“In the end, what is most important is not how many people on any list or how many followers we have — but their engagement level. And our followers are engaged,” Moffitt said.
Harvard’s Mele, who at age 25 helped pioneer the use of social media technology on Howard Dean’s 2004 presidential campaign, said that even with some obvious attrition to Obama’s 2008 database, Romney is trailing.
“I’m not going to say he can’t catch up because with enough money and intensity, it may be doable — but it seems very unlikely to me,” said Mele. “(Obama) used the powerful narrative of his 2008 campaign to build a digital infrastructure that remains formidable, both in terms of data and sheer know-how and expertise.”
The challenge facing both campaigns in 2012 is the changing consumer — and the endless ways they receive information. Four years ago, supporters might have been satisfied with just “friending” a candidate on Facebook, but today most users expect a more sophisticated way to actually engage –and on their terms.
While Obama campaign officials guard details about its digital operation as fiercely as Romney guards his tax returns, they were willing to share some advances since 2008:
• Created a holistic, totally in-house digital operation that is the largest department at campaign headquarters. In 2008, much of the social media and video was generated organically from supporters. As one campaign official put it, “digital is no longer a part of the campaign. It is the campaign.”
• Hired a number of nonpolitical tech innovators, software engineers and statisticians. “It has been incredibly freeing, because all election campaigns are a slave to history, and the history here is just nonexistent,” says Obama campaign manager Jim Messina. “So, we’ve been able to kind of reinvent it.”
• Invested mightily in cutting-edge technology that scales the website to fit the screen of any device. With nearly half of the U.S. population using smart phones, “responsive design” allows a user to give money and volunteer without bifocals. “More than 40 percent of all our donors are new, and a lot of them are coming in because of things like this,” says Messina. “Call up our website and try to donate on your phone and then do Romney’s. … Those things are important, because people are busy and people want to help us and they think about — ‘Oh, yeah, I saw the president on TV. I want to give them money. How hard is it?’ ”
• Developed a more complex symbiosis between the campaign and Facebook, which is 10 times bigger than it was four years go, and has far more personal information available to mine. “Facebook was just a site to see friends four year ago now it is part of people’s DNA,” notes a senior campaign adviser. Obama invites supporters to log on to the campaign through their Facebook accounts, which gives the campaign one more avenue for data.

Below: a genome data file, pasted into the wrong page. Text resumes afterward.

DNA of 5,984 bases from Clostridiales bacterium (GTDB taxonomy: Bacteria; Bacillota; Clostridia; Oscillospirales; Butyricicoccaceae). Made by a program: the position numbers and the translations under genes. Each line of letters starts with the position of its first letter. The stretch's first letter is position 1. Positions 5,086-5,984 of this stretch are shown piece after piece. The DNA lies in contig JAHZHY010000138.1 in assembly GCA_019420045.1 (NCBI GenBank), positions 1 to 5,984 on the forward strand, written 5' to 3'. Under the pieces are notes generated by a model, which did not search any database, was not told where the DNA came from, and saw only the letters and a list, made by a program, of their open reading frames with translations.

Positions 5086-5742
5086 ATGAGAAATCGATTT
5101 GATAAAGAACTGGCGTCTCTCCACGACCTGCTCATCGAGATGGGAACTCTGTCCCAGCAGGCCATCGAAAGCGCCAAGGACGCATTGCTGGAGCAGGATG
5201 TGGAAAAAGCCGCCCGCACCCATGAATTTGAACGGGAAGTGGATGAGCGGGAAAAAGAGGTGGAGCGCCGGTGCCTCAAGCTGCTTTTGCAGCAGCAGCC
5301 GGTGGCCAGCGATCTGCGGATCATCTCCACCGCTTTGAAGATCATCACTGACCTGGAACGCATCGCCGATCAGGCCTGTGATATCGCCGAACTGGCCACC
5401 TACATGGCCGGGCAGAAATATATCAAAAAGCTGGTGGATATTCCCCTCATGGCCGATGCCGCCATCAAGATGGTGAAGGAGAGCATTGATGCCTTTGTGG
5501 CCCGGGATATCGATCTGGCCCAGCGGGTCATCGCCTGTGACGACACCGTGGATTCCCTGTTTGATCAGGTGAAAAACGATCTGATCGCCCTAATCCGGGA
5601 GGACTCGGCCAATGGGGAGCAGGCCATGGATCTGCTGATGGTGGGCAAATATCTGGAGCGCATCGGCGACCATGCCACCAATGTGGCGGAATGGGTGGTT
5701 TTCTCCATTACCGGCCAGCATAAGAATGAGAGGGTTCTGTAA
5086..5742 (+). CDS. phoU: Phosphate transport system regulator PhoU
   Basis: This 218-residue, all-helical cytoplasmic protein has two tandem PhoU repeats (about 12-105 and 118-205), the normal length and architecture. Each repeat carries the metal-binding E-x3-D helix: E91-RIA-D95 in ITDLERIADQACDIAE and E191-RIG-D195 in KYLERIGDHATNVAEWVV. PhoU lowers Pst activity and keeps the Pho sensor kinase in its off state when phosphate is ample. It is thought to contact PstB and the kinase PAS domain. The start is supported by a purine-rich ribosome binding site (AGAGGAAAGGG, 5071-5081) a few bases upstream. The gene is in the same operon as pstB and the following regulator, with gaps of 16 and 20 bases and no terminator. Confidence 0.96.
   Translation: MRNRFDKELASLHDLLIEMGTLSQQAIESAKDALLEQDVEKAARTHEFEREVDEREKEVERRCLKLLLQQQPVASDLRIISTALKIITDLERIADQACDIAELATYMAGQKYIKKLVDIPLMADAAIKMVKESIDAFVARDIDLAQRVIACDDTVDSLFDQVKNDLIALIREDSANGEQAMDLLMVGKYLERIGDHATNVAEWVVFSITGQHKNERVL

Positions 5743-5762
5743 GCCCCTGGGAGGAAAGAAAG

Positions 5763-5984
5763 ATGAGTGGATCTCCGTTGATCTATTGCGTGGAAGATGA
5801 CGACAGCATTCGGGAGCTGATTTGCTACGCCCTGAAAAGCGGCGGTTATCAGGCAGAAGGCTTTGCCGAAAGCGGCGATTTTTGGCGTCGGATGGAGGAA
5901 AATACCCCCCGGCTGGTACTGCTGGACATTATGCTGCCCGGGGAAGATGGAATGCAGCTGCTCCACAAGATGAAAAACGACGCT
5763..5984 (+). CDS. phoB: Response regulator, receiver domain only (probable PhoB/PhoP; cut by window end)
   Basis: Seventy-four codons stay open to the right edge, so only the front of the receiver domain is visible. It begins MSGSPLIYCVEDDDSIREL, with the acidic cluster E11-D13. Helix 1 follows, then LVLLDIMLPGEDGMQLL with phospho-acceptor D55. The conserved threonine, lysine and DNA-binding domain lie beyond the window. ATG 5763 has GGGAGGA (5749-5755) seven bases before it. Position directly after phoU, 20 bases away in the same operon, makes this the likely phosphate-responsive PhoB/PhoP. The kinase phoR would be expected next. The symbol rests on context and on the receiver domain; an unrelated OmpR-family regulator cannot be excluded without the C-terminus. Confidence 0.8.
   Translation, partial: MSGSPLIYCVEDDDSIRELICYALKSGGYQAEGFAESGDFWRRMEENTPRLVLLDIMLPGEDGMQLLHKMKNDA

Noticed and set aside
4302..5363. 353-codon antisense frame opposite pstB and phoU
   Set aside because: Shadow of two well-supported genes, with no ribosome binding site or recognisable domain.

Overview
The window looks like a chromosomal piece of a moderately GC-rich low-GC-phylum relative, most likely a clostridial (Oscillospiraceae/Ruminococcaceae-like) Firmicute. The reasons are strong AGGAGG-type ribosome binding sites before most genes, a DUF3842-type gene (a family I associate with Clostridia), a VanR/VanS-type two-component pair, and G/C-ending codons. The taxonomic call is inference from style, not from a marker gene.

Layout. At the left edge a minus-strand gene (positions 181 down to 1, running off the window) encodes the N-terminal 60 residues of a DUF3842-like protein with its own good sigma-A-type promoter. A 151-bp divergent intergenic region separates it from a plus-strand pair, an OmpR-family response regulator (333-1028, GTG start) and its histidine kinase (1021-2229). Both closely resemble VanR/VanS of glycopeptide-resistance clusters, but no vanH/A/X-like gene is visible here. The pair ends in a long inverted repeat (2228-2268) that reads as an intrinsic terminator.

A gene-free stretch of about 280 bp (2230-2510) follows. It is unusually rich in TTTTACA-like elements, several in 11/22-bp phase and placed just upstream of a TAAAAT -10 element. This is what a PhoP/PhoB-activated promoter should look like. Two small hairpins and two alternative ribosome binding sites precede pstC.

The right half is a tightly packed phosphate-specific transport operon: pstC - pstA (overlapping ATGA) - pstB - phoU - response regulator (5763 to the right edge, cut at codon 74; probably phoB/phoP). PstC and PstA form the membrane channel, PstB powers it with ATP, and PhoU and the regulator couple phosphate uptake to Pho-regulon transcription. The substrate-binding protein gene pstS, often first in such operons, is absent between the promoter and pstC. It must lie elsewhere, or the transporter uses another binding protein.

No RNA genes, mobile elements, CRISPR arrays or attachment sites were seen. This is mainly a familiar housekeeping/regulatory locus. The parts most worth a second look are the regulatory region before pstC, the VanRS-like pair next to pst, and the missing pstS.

• Opened the first all-volunteer. all-digital office in San Francisco where knowledgeable techies drop in for a few hours and strive to develop new software for the campaign under the supervision of paid staff.
• Staffed a full-time digital director in each of about a dozen battleground states to effectively run mini-general election campaigns in those states.
“Last time, we had two campaigns,” Messina said. “We had the on-the-ground, door-knocking, person-to-person campaign, and then we had the digital campaign. But most of the digital campaign was really organized by [supporters] — by themselves.”
This time, says Messina, it’s the campaign that’s driving and controlling most digital content. “The goal is to burst through the wall of those two things.”
Twitter was just gaining steam in 2008 when campaign used the platform largely to notify followers about events. The campaign had 118, 000 followers at election time and about 2.4 million Facebook followers.
Today, Obama has 16 million Twitter followers to Romney’s 500,000, and Michelle Obama has nearly 1 million to Ann Romney’s 45,000. On Facebook, Obama has nearly 27 million followers to Romney’s 1.8 million. (It’s hard to know how many of either man’s followers are non-American.)
“We are building content to a variety of different channels, because what has really changed is the channels are different, and so some people are going to get all of their stuff through Facebook, some people now do Twitter, some people are going to go directly to our website, some people like it on email, some people like it on text,” Messina said.
Less certain for Obama is whether his vast digital empire can recreate the movement and excitement of 2008. Messina makes it clear that some tried-and-true methods still apply. “It’s even more important this time than last time to run a real grass-roots campaign that’s built on turning out our voters, persuading undecided voters and making sure they’ll vote on Election Day,” he says, “and that is the kind of the organizing we’re doing.”